A new study finds frequent texting can impair middle schoolers' grammar skills.
July 2012 Archives
One of the National Science Foundation's first new INSPIRE awards will look for ways to measure how creativity develops in groups.
Children's health and education are showing positive signs even in the midst of a dismal economic environment, according to the Annie E. Casey Foundation's annual ranking of child well-being, released this morning.
The U.S. Education Department is urging states and districts to make their longitudinal student data systems more available to researchers and education entrepreneurs.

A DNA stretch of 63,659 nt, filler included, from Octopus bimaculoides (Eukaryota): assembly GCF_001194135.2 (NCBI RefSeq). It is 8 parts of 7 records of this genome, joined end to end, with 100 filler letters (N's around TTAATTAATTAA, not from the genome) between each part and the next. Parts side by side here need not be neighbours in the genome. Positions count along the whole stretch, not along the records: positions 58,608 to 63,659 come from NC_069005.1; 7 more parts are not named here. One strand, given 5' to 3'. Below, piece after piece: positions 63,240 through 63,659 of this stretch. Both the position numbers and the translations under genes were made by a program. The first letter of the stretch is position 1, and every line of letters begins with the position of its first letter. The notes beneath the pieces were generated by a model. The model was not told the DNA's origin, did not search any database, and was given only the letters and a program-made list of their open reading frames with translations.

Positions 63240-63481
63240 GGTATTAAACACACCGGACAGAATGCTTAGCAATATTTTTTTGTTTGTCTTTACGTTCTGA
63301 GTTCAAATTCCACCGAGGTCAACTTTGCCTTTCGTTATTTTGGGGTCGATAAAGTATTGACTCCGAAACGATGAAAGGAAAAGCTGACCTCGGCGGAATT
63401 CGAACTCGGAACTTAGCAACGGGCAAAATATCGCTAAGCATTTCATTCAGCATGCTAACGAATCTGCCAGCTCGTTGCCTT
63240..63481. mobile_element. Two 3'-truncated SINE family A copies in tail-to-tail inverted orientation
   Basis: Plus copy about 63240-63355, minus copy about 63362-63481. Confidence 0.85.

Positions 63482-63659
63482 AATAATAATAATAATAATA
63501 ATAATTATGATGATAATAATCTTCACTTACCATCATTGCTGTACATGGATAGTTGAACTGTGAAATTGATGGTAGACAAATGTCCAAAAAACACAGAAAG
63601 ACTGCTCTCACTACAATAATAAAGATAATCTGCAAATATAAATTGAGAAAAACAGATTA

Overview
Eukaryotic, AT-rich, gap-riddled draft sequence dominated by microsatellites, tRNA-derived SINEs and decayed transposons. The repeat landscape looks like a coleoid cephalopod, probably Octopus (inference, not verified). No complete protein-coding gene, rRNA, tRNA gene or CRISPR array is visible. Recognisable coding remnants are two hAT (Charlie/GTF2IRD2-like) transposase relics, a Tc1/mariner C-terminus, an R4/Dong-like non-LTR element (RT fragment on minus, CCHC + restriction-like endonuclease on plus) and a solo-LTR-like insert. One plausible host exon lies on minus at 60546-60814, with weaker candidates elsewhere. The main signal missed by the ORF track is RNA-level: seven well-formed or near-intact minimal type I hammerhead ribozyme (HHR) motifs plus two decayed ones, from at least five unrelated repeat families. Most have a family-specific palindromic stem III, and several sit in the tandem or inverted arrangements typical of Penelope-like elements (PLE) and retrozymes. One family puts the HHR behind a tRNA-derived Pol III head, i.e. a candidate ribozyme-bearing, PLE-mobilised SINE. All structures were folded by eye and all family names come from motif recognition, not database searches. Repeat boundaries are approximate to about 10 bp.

Novice teachers disproportionately get assigned lower-performing students, and districts often do not work to retain the most effective newcomers, according to new analyses by Harvard University's Strategic Data Project.
Education officials dissect what went wrong in the school data for U.S. News & World Report high school rankings.
A study of a large Southern district aims to gauge how well programs help teachers learn to use data.
A University of Edinburgh study finds that contrary to popular belief, the direction of eye movements does not show whether or not a student is lying.
The Institute of Education Sciences has awarded $1.5 million to study a North Carolina health curriculum based on neuroscience and cognitive science.
A new study by the National Research Council defines 21st Century learning.
A $10 million federal grant will support a nerw center to study the education of deaf children.